5 Things: Furyk faces fire; FedEx Cup ins, outs
Sunday, August 24, 2014
PARAMUS, N.J. – There was a mishap involving the trophy that goes to the winner of The Barclays, but it’s no accident that Hunter Mahan was the man for whom the hardware was intended.
“I had a feeling it was coming today,” Mahan’s caddie, John Wood said. “He’s been doing everything right since Akron (the Bridgestone Invitational).”
Wood had just witnessed a sparkling effort by Mahan, seven birdies in 17 holes, and a gut-check bogey at the 18th to nail down a two-stroke win over Stuart Appleby, Jason Day and Cameron Tringale in The Barclays. Mahan’s first FedEx Cup win was his sixth PGA Tour win and thrust him into the mix for a Ryder Cup captains’ pick talk.
His closing 65 to finish at 14 under made the most noise at Ridgewood Country Club, but it was hardly the only storyline. Here are 5 Things to know from Sunday’s closing round:
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1. WAY OUT? NOPE, HE'LL BE UP FRONT: He knew there was a side door out of the scorer’s room, in case he wanted to avoid a few reporters who were waiting for an interview. But Jim Furyk has far too much character.
“I’ve never ducked them before, I’m not going to do it now,” he said.
Instead, Furyk – fresh off his closing 70 that saw him tumble from a share of the lead into eighth – stood tall. He knows it’s the eighth consecutive time he’s had at least a share of the 54-hole lead since 2010 and failed to win, so ask away.
“I understand the questions are coming (but) I feel like we’re in a morgue,” Furyk said. “Like everyone is looking at me with this blank stare and they ask me depressing questions.”
He resents those who suggest he hasn’t “punched it in” on Sunday, pointing out that in two of the three times he’s finished second this year he’s closed with a 65 and a 66. But he does not deny that he didn’t do enough to keep in line to win The Barclays.
“Obviously, 70, where everybody is shooting 66 and 68, is not a good score,” Furyk said. When he birdied the sixth to take the lead at 11 under, “I felt good,” but he pointed to Nos. 7, 8, and 9 as the turning point. He missed a 15-foot birdie try at the seventh, an 8-footer at the next hole, then from 35 feet he three-putted to bogey the ninth.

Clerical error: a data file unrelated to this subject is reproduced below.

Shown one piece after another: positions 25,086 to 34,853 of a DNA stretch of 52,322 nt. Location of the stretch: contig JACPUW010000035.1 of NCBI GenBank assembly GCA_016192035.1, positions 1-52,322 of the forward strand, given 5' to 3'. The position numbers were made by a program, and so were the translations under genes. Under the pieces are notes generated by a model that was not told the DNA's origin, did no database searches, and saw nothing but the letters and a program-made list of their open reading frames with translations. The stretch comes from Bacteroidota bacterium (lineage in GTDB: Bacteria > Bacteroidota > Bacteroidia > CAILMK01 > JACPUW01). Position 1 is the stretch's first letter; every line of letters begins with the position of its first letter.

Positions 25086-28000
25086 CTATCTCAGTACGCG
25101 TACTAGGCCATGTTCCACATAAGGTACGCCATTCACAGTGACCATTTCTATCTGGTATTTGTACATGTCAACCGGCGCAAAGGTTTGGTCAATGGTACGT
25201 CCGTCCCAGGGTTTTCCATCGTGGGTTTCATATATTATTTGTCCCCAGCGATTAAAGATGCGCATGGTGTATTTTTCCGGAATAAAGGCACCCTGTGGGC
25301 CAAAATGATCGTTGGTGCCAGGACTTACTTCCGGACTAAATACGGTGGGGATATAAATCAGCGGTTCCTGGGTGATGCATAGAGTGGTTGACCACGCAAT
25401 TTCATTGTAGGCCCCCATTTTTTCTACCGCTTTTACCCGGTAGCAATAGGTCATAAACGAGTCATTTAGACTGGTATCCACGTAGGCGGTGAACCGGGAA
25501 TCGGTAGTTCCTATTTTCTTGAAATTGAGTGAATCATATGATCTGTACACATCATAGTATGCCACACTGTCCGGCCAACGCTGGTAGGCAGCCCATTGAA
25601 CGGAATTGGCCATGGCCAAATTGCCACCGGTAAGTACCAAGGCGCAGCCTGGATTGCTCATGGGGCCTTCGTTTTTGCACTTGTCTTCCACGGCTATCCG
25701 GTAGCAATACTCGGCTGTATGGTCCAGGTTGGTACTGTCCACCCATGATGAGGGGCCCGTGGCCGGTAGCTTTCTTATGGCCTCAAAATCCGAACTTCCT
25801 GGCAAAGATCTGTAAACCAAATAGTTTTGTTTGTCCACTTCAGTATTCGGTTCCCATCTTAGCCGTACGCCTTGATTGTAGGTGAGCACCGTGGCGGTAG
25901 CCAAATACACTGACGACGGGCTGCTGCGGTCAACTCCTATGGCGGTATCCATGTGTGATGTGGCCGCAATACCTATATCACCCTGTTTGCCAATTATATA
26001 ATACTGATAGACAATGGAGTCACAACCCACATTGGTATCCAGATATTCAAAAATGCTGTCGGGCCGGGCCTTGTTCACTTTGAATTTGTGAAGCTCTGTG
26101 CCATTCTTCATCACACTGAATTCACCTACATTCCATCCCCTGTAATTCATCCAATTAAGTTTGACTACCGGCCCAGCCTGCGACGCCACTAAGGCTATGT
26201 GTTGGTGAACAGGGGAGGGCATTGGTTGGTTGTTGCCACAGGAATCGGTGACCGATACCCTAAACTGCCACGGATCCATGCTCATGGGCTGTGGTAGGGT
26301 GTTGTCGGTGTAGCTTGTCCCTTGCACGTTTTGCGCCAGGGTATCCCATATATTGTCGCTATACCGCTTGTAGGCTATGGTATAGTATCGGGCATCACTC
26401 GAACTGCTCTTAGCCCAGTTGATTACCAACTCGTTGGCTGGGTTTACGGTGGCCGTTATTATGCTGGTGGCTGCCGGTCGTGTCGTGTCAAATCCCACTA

He wouldn’t make another birdie till the 13th, but by then, Hunter Mahan had heated up and started to pull away. Another bid to win as the 54-hole leader would end in disappointment.
But Furyk begged for perspective.
“I leave (these interviews) like I lost my dog,” he said. “It’s golf. I didn’t die out there today. I don’t expect anyone to feel sorry for me.”
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2. FEDEX CUP INS: It’s difficult to think that Geoff Ogilvy left Ridgewood CC Friday afternoon thinking much more than when he would start his 2014-15 season. He had shot 73-76 to miss the cut and given that he began the week 90th in the FedEx Cup standings, it was easy to see Ogilvy falling outside the top 100 and be done for the playoffs and the season.
For most of Saturday’s third round and a good portion of Sunday’s finale, Ogilvy was projected to be below No. 100, too. Then again, computers when they crunch out projections don’t foresee errant drives and missed putts or account for human shortcomings.
Several players who seemed to be on the upswing stumbled on the back, points constantly got re-distributed, until finally it was official: Ogilvy had hung on to the 100th and final spot into next week’s Deutsche Bank Championship by 2 points over Troy Merritt, 611-609.
It’s good timing for Ogilvy, too, because he’ll tee it up next week on a course, TPC Boston, on which he’s had success – four top 10s in eight starts, including a T-2 in 2010.
While Ogilvy hung on while he watched from his home in Scottsdale, Ariz., seven players came from outside the top 100 to get into next week. Bo Van Pelt went from 104th to 73rd; Stewart Cink from 109th to 77th; Andres Romero from 110th to 92nd; Danny Lee from 116th to 96th; Paul Casey 118th to 85th; Gonzalo Fernandez-Castano 119th to 81st; and Morgan Hoffmann 124th to 72nd.
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3. FEDEX CUP OUTS: You could turn in any number of directions, but let’s use as a starting point Merritt. He came into the week No. 111 in the FedEx Cup standings. When he birdied the par-5 17th Sunday, he was projected to be No. 98. Minutes later, he bogeyed 18 and the projection had him at 102nd.